V.E. Day has only recently been explored in cinema, in the Oscar winning drama The King’s Speech, as the entire feature builds up towards the big night, and King George’s prominent and celebrated speech to the British public. But what we know somewhat less about, is what his daughters got up to on that very same evening – which is where Julian Jarrold’s enchanting picture, A Royal Night Out comes in.
V.E. Night in 1945, where the entire nation rejoices at the news that the Second World War is officially over – and Britain were victorious. People flocked to the streets to celebrate – an appealing prospect even for members of the royal family, and in particular, Elizabeth (Sarah Gadon) and Margaret (Bel Powley). Under strict instructions to act sensibly and to not deviate too far away from their protection (in the form of diligent soldiers), from their cautious parents George (Rupert Everett) and Elizabeth (Emily Watson) they disobey such orders and set off for a memorable night of debauchery – which is where soldier Jack (Jack Reynor) enters into proceedings, as he befriends the Princess Elizabeth, as they then frantically attempt to find their way to safety, encountering a series of mishaps along the way.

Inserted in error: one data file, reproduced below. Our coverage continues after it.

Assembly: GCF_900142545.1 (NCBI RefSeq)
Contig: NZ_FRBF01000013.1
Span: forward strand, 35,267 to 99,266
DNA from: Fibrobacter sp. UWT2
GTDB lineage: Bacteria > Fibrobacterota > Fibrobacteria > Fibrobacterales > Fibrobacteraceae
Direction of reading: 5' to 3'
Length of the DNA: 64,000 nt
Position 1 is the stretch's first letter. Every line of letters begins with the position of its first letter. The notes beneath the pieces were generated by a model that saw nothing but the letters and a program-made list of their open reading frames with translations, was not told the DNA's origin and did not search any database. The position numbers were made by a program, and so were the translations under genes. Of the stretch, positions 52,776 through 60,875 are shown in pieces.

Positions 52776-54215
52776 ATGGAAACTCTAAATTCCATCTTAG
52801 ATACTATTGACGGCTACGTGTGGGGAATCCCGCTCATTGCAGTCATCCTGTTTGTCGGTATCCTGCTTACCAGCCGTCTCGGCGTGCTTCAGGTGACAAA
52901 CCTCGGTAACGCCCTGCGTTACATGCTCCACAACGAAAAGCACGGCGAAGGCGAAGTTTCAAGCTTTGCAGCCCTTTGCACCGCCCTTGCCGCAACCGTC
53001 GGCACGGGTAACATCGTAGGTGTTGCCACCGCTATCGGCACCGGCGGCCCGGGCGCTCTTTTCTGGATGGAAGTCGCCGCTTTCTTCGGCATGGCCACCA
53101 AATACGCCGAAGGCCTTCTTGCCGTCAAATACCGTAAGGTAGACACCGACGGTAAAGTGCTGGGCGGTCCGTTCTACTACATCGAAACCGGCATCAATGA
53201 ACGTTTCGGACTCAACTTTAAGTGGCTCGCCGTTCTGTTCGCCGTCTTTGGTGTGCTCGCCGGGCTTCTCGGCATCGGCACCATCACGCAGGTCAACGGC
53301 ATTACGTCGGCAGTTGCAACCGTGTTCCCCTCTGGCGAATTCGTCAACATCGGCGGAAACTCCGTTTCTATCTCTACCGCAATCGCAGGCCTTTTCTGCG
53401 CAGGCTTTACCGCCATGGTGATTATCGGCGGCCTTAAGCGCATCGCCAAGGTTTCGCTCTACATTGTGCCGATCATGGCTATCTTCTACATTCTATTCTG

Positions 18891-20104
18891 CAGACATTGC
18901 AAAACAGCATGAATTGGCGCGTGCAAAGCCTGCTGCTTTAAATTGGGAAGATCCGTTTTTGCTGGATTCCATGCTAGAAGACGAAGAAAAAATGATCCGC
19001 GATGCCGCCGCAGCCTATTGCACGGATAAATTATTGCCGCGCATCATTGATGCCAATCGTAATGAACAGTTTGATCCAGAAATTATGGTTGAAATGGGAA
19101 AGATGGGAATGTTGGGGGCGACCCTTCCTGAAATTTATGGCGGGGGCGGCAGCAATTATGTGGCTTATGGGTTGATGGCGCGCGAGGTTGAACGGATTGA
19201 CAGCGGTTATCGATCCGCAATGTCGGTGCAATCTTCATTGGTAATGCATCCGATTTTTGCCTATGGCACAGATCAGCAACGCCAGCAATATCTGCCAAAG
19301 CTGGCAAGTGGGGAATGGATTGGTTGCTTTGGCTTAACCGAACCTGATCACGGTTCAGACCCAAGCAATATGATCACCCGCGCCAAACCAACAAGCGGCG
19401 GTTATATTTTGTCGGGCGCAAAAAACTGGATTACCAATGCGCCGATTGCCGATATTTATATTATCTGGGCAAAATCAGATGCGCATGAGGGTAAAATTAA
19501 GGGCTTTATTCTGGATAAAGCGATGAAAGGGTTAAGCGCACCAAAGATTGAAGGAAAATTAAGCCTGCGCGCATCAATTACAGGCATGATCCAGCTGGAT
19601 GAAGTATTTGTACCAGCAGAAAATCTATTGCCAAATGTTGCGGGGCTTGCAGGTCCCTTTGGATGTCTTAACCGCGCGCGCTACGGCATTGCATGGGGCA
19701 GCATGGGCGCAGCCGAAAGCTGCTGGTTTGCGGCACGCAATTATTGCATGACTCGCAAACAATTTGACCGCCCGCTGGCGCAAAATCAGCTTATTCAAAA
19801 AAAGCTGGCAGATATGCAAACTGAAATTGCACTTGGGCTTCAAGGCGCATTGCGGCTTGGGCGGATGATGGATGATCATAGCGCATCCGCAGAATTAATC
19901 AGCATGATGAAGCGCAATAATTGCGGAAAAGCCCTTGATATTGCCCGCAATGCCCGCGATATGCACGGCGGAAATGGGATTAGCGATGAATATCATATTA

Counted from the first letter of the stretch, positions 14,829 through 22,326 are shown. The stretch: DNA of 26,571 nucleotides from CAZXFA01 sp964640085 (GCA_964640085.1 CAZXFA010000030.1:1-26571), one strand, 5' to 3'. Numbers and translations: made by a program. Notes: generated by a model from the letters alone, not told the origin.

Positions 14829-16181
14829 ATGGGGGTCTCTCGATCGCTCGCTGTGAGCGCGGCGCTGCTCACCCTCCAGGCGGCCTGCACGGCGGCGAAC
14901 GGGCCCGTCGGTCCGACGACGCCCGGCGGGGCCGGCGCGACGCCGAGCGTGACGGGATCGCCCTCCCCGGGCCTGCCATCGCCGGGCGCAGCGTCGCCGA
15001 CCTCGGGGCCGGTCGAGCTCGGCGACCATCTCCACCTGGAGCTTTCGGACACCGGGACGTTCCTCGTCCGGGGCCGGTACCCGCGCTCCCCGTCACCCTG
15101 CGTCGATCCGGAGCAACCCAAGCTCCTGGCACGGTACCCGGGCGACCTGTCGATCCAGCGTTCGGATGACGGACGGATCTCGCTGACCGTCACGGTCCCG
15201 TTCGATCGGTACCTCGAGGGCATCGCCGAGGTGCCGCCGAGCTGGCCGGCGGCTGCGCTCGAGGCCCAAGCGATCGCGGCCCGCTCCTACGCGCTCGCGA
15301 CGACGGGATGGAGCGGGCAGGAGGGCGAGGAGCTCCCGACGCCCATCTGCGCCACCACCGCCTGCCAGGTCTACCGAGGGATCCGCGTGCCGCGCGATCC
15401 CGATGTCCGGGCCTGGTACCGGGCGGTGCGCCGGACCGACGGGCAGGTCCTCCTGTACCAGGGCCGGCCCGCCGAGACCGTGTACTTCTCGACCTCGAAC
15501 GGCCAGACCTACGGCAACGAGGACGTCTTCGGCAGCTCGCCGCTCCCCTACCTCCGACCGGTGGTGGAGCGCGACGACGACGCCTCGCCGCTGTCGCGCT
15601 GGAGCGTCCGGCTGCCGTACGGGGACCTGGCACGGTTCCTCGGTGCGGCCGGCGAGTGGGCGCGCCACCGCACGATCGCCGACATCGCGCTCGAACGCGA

Using up vast quantities of artistic licence, where A Royal Night Out suffers most greatly, is within the clumsy combination of fiction and reality, with Jarrold seemingly unsure what to focus his energy on. This picture should either work as an authentic account of what the Princesses’ got up to on this one evening, or enter into the realm of full-on farce, and play up to the absurdity of it all, to revel in the fictional frivolity. Alas, this film falls carelessly between the two. Where it does come up trumps, however, is within the amiable and congenial tone that remains prevalent throughout, enhanced by the 40s setting, and the crooning soundtrack. But it’s the ability to capture that sense of exuberance, as the celebratory nation and ineffable joy of the public emanates of the screen.
There’s also an effective humanising of the royals, taking the viewer behind the facade and perceiving these people are you or I, just regular, young girls who want to go out for the night and have a party. However, unlike The King’s Speech, which also seeks in achieving the same level of humanisation, A Royal Night Out feels all too contrived, forcing this sentiment upon the viewer. Thankfully, however, it doesn’t take too much away from an uplifting, undemanding piece of cinema, that is easy to indulge in and enjoy.